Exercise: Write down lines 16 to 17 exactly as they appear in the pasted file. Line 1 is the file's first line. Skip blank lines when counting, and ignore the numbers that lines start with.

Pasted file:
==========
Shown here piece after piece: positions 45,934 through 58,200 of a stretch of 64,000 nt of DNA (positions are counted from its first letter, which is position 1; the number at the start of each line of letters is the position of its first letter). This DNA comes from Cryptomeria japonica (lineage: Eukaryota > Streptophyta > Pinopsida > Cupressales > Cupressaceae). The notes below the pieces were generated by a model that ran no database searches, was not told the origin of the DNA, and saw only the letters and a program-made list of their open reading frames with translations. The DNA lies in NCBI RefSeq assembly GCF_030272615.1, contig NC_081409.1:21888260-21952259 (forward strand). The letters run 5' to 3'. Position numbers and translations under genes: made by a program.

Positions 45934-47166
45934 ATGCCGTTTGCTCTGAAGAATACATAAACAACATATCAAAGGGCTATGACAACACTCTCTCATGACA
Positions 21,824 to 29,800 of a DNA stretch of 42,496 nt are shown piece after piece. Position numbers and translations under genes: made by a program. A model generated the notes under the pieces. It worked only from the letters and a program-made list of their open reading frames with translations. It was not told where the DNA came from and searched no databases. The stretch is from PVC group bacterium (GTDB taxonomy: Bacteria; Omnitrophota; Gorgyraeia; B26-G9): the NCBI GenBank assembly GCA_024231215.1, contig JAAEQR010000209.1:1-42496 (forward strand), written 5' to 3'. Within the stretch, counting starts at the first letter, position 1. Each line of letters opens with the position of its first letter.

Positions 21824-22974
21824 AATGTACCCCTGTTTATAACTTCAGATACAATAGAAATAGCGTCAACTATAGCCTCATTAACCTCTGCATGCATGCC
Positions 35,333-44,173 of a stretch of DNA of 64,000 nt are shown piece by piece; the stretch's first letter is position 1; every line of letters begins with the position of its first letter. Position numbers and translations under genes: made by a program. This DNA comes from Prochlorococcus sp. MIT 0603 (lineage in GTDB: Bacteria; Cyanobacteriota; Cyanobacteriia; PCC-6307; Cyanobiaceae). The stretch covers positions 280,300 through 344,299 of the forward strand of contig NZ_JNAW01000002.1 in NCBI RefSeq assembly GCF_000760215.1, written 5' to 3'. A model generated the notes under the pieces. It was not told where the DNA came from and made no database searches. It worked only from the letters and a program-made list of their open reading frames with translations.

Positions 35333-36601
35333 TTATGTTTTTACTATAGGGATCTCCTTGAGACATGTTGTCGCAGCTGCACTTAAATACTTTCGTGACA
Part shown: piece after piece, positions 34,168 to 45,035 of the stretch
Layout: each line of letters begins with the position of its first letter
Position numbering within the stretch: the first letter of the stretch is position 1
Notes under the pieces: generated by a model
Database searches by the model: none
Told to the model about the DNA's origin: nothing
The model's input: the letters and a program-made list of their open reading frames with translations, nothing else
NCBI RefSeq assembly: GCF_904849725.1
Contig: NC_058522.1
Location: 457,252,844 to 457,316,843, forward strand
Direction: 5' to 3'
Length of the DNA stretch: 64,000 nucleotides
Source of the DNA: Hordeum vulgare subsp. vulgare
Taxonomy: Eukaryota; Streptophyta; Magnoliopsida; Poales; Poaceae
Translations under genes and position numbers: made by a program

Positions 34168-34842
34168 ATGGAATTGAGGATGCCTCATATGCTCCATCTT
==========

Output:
The model's input: the letters and a program-made list of their open reading frames with translations, nothing else
NCBI RefSeq assembly: GCF_904849725.1